The Flying Dutchman (Der fliegende Holländer) is an opera, with music and libretto by Richard Wagner.
Wagner claimed in his 1870 autobiography Mein Leben that he had been inspired to write The Flying Dutchman following a stormy sea crossing he made from Riga to London in July and August
1839. In his 1843 Autobiographical Sketch Wagner acknowledged he had taken the story from Heinrch Heine's retelling of
the legend in his 1833 satirical novel The Memoirs of Mister von Schnabelewopski (Aus den Memoiren des Herrn von Schnabelewopski).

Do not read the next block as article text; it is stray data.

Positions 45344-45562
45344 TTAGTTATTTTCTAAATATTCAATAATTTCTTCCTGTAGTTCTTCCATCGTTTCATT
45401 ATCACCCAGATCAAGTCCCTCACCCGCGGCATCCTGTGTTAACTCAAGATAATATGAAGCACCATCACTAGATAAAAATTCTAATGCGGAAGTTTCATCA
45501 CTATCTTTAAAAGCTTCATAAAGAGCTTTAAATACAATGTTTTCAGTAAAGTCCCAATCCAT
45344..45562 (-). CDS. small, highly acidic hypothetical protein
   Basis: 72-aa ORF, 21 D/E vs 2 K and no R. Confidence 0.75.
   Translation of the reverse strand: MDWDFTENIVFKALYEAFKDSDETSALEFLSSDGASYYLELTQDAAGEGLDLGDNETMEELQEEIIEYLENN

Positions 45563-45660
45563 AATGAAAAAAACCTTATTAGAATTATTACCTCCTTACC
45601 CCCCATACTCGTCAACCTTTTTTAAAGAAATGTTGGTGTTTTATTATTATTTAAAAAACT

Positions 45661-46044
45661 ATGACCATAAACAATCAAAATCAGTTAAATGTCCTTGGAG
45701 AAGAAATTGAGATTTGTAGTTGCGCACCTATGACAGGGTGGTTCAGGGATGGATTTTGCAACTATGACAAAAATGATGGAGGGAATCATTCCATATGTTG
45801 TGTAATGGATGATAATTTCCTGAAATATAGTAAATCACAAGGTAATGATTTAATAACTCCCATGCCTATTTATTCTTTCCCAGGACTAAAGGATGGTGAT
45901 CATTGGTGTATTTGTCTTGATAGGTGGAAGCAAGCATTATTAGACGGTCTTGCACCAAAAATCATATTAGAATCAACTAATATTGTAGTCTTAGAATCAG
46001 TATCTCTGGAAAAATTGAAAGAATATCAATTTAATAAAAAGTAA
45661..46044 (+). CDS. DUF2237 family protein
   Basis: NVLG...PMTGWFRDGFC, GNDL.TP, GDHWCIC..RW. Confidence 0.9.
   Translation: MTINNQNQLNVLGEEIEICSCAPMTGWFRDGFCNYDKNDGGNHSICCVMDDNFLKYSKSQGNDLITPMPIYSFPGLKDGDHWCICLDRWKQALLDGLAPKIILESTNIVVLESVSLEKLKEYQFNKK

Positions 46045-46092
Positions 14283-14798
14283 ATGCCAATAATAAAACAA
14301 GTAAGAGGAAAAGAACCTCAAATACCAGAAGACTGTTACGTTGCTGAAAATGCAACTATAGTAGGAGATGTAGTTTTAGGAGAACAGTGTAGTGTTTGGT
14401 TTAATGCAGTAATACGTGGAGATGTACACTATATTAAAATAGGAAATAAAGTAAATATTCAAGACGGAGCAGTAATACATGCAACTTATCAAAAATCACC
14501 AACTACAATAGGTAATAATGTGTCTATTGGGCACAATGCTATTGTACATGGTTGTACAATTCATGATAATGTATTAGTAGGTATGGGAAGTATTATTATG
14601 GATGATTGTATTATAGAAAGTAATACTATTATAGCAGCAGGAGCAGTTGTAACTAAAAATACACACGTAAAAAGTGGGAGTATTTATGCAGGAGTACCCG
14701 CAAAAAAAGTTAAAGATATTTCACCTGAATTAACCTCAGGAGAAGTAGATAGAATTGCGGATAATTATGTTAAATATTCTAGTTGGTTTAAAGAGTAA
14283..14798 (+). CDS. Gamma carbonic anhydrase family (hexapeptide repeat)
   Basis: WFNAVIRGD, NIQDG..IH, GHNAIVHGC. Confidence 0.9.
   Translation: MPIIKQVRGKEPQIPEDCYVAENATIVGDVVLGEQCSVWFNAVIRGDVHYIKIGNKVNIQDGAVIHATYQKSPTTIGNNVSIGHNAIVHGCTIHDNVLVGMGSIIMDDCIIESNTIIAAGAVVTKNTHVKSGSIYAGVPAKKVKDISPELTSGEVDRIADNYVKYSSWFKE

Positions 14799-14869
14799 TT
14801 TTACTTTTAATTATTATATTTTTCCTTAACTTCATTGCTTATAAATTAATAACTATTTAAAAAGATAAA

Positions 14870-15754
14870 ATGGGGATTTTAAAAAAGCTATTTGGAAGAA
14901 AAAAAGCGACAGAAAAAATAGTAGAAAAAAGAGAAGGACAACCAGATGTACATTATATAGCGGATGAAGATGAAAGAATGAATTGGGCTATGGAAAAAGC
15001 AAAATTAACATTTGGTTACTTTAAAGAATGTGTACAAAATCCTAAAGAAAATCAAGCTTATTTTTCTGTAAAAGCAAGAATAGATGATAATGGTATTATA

The central theme is redemption through love.
Wagner conducted the premiere at the Semper Oper in Dresden in 1843. This work
shows early attempts at operatic styles that would characterise his later music
dramas. In Der fliegende Holländer Wagner uses a number of leitmotifs (literally, "leading motifs") associated
with the characters and themes. The leitmotifs are all introduced in the overture,
which begins with a well-known ocean or storm motif before moving into the Dutchman
and Senta motifs.
Where: San Carlo Opera House